4 Star

(21)

3 Star

(13)

2 Star

(7)

1 Star

(5)

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See All Sort by: Showing 1 – 20 of 64 Customer Reviews
  • Posted July 11, 2009

    Death by Water

    Baxter has a talent for destroying the earth and all the works of mankind. This book, like several others of his, finds a new way to rid the world of humanity. This time it is nature itself that rises up against us. There was a real story, available on Google news, of a vast underground sea being found beneath China. Baxter was able to take this news item, and transform it into a destroy the earth story by linking it to a small group that we follow up to the end. There are a few elements of hope tucked into the story, but if you are searching for a redemptive novel of human triumph, this is not the book. On the other hand, if you enjoy reading about the consistent failure of human society to adapt to environmental change, curl up with a Baxter novel. After reading, review your impulse to move to a mountaintop and build an ark. I keep reading his books and then wonder what I learned or experienced. Good for a rainy day read.

    2 out of 2 people found this review helpful.

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  • Posted June 29, 2009

    Not worth the money

    I was overwhelmed with details and the storyline left a lot to be desired. It didn't really build up the characters and the plot if there was one, was very weak. There also wasn't any follow-up to identify if the "save mankind" efforts had succeeded.

    This is the first Stephen Baxter book I've read and am not sure I would purchase another. I felt like putting the book down many times during the week and moving on to my next story.

    2 out of 4 people found this review helpful.

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  • Posted January 3, 2013

    I wonder if this book wouldn't have been stronger if it followed

    I wonder if this book wouldn't have been stronger if it followed a single character as they experienced the world succumbing to a flood. Baxter has his protagonist conveniently flying all over the world to show a big picture look at the world's demise. This seemed forced and unbelievable to me. I found the book boring and put it down 300 pages in.   

    1 out of 1 people found this review helpful.

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  • Anonymous

    Posted November 4, 2010

    Boring

    Story fell on its face. Characters are repetitive and will bore you to death.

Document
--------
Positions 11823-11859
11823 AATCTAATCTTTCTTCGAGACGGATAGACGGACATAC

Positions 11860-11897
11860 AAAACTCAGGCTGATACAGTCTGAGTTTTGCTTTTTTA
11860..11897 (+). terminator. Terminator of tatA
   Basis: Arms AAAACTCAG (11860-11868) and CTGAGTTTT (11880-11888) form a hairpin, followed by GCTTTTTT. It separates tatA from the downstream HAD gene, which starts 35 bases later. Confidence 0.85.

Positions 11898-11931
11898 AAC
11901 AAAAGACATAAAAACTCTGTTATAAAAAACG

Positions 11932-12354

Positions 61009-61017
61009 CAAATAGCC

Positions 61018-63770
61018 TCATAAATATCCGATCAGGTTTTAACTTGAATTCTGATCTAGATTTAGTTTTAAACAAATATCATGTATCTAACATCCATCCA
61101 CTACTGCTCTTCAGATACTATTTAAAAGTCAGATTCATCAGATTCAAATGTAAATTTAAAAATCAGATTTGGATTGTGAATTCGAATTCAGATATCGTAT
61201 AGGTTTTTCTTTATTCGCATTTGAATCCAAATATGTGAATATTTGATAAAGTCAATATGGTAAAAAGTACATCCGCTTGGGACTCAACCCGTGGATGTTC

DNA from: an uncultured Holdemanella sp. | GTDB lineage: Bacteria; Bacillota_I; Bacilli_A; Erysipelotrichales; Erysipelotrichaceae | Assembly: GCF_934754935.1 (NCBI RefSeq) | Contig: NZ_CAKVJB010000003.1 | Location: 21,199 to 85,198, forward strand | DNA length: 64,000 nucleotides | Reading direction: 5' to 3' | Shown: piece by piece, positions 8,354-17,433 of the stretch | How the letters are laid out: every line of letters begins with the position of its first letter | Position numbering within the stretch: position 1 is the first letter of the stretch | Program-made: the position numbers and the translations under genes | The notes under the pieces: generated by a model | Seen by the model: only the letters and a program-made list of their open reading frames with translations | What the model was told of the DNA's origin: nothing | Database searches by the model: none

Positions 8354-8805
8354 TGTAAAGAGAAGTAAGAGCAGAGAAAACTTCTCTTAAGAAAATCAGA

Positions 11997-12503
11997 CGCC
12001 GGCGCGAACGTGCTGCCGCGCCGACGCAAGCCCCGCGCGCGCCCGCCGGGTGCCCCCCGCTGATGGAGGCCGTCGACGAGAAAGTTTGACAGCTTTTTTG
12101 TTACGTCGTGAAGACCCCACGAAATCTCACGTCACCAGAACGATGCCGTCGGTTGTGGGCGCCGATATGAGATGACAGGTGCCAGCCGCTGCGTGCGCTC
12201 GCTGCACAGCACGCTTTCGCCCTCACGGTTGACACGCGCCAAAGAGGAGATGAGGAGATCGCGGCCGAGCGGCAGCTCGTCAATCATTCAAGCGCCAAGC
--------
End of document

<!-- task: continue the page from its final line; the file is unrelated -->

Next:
1 out of 1 people found this review helpful.

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  • Posted August 8, 2010

    I Also Recommend:

    Promising Start, weak ending

    This book started strong but ended weak. I found the last 100 pages or so to be pretty pointless. It became more of a sociology lesson, but not an interesting one. It was predictable. Aside from that it wasn't bad and I'll most likely end up reading the sequel as I do believe the idea has promise.

    1 out of 1 people found this review helpful.

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  • Posted March 22, 2009

    more from this reviewer

    An exhilarating cautionary science fiction thriller

    In 2016 in Barcelona, the religious fanatics still hold four hostages snatched several years ago. USAF Captain Lily Brooke, British military officer Piers Michaelmas, NASA scientist Gary Boyle; and Helen Gray are losing hope of ever regaining their freedom, but each vows to help one another through the ordeal and if they ever become liberated afterward. Affluent Brit AxysCorp security CEO Nathan Lammockson pulls off the impossible by rescuing the foursome after they were held for several years.

    However, during their captivity, the world has radically changed as the water levels have reached pandemic flooding leaving whole countries beneath the sea and high points as exclusive property for those who can afford it and security. In a desperate gambit as he expects the entire land masses to go under the water, Nathan has moved his operation to the high Andes Inca capital of Cuzco where he has hired experts to build a new Queen Mary, he dubs Ark 3. He chooses who lives and who dies. In four decades, the ocean average depth above sea level rises exponentially as flood walls costly are overwhelmed. Nathan's dream of Britannia ruling the waves again may happen, but outside of Ark 3 there may not be a human alive much longer as the end is near.